Tuesday Family Times

Another big day in Seattle. This morning Kate and I sorted through a closet at Mom and Dad's house, filling bags with shoes that may be 15 and 20 years old and will never be worn again, slacks that not fit in years, turtlenecks with stains and tears, ties that Dad has already said he does not want, belts that will never again go around Mom's waist. Mom is a great saver. Dad always wanted to clear things out. He'd be pleased with what we accomplished today. Mom would never let us hear the end of it. We took a lot of photographs and were filled with nostalgia from moment to moment.
We found the set of missing keys to Dad's car in a purse that Mom carried to Merrill Gardens four years ago. It's four years ago this month that we moved our parents into assisted living in Queen Anne. And we've moved them three more times as their needs increased and their physical capabilities lessen. It's been a very long and arduous four years for all of us, parents and siblings. None of it has been easy. Who knew? Who knew anything at all?
Kate and I worked for over two hours this morning in that one closet and that is about the limit, especially with a Benedryl coursing through my system. House dust got me five minutes into the task. Stopped for a double shot Americano on my way to see Mom and Dad.
Our task this afternoon was to draft a letter to friends who've been in touch with them via letters and cards since the Christmas holidays. Dad talked about what he'd like to say and I transcribed directly into a word document.
Mom talked about many things as we worked, but few of her words were related to the letter itself. I've begun transcribing what she says as she says it and am finding that there is a theme of late among all the sentences that drift off or end with colloquialisms and filler phrases. Mom would speak, doze off and then begin her narrative again. I managed a rough draft of the letter to friends before Dad went off to his room for a nap.
Later in the afternoon, caregivers got all the folks outside on this beautiful day for a cook-out. They called it a barbecue, but being from Texas I would not call what they were preparing a real barbecue. Just really nice grilled shish-kabobs. Everyone seemed to be wearing brimmed straw hats from the house so I got Dad's straw summer hat from his closet shelf and he looked quite dashing.
Left them just after 4:00 and headed to Caroline and Steve's to see the other two grandchildren for the first time. Charlie and Lulu were in the midst of an early supper and I managed to eat a few of their tater tots, miniature meat balls and even some green garden peas.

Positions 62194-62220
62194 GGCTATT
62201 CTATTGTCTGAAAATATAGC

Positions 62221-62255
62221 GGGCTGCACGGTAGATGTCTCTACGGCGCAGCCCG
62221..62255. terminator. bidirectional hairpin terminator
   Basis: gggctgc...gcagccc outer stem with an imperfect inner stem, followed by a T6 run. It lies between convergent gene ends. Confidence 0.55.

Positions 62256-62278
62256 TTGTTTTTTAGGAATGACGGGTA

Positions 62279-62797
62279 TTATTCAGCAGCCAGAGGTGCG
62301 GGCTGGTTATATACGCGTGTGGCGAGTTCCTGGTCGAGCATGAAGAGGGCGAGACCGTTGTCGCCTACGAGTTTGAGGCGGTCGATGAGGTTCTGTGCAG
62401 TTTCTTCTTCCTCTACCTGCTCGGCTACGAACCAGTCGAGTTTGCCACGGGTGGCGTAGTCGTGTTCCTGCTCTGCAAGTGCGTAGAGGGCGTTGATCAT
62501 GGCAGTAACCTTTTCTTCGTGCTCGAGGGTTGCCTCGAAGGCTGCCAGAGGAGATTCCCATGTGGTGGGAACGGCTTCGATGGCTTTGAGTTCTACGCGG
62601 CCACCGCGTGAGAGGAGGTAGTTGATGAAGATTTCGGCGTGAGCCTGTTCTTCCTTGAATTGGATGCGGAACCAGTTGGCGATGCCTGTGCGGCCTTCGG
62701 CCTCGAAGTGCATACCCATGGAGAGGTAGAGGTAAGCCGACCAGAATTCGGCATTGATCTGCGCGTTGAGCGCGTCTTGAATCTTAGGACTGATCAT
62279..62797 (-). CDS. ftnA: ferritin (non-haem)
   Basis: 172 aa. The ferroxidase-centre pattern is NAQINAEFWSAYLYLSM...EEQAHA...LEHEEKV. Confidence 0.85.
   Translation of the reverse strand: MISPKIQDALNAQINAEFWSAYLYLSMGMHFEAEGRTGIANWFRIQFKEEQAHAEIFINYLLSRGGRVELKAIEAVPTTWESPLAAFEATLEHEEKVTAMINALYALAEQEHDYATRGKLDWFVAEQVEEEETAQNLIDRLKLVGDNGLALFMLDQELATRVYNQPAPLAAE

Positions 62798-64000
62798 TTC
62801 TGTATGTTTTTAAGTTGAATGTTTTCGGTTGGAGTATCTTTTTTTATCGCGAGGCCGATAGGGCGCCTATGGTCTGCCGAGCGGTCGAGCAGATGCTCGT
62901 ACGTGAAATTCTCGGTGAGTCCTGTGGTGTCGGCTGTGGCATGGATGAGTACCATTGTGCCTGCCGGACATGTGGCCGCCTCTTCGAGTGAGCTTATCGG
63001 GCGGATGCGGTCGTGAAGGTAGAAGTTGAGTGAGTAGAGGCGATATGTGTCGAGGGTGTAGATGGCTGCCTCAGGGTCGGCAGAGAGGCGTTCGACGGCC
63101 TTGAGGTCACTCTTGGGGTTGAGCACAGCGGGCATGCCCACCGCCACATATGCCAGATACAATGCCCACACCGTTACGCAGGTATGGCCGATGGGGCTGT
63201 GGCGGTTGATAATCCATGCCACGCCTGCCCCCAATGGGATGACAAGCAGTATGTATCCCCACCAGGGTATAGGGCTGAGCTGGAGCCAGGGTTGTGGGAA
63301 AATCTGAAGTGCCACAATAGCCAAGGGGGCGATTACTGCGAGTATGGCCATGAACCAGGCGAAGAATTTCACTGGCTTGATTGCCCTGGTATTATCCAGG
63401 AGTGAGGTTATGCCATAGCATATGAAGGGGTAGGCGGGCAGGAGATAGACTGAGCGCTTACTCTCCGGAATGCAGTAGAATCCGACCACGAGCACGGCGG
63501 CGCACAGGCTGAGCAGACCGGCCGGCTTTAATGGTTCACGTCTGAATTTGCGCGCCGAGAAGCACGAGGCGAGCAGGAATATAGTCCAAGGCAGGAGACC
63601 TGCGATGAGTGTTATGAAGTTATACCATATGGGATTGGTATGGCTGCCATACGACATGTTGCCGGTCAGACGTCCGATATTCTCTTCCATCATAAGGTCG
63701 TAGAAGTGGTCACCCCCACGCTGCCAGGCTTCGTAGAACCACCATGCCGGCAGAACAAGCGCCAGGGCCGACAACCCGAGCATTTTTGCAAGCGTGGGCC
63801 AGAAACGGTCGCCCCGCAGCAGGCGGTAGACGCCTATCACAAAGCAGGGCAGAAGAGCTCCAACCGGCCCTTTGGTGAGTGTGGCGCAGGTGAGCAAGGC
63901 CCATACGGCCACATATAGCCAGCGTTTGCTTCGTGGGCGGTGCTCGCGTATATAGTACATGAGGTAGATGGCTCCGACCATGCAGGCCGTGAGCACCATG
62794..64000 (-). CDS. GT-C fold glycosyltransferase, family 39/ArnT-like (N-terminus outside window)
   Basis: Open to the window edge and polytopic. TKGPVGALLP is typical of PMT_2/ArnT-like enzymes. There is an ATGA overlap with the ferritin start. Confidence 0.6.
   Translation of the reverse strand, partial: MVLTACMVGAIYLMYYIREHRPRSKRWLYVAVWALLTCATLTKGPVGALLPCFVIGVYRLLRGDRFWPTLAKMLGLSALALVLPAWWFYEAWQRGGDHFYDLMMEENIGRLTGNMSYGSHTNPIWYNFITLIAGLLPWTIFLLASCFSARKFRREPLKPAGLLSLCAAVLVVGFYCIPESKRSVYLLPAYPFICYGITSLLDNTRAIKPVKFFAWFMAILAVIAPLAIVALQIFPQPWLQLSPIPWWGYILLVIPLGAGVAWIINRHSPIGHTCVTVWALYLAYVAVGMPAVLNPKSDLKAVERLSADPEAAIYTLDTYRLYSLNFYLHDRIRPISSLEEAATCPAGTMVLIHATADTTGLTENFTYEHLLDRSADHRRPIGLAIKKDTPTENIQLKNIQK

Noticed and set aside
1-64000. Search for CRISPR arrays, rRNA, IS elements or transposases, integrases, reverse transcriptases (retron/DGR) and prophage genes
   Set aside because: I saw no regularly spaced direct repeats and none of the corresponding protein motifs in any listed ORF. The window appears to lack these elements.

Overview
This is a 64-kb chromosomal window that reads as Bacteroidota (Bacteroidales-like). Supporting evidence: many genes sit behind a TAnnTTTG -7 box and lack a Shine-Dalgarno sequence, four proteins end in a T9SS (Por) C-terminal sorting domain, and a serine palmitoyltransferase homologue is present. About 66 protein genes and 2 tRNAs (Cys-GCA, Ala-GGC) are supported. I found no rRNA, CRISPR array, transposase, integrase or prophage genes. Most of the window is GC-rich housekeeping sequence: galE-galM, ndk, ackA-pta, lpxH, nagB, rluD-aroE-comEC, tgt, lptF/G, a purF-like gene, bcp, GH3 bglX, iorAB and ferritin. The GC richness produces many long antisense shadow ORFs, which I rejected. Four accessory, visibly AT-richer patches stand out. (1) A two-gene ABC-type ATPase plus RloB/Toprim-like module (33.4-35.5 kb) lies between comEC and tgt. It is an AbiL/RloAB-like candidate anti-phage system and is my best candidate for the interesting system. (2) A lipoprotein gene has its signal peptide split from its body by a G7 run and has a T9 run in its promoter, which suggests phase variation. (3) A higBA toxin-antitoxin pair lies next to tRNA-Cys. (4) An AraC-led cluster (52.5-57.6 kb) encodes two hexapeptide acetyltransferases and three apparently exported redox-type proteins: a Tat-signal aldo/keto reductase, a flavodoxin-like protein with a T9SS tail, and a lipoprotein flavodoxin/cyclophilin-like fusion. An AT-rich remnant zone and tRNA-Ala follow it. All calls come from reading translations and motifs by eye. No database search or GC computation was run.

That was it for supper. Made Charlie laugh when I put my hand out for green peas.
They are well and growing, growing. Lulu took me on a walk around the block and we picked a few blackberries from a neighbor's bushes, smelled lavender and generally had a nice time together.
These four children are so self-possessed and sure of their place in the world. That would be the result of good parenting and plenty of opportunities for learning. Hurray for my daughters and their spouses.
By the way, Caroline and the kids chose a new small orange kitty for their household today. He's really cute. Our family sure likes orange cats.
So now I am over at Jeanne's using her wifi. Got locked out of Caroline's and she couldn't remember her password and was reading bedtime stories to her kids. Need to get back to the house soon as it's 9:30 and tomorrow is another days of visits. All of a sudden I am really, really tired.
Oh, one last thing. Kelan and Lauren were busy this afternoon with a LemonAID stand for Pakistan and they'll be at it in front their house again tomorrow in the early evening. Their socially conscious parents are raising socially conscious children.


Mary said…
Big time as usual in Seattle. Cleaning the closets is a huge job and one I don't envy you two. However, I do remember I got so much more sorted when Bama took her naps when I helped pack up a few things 4 years ago.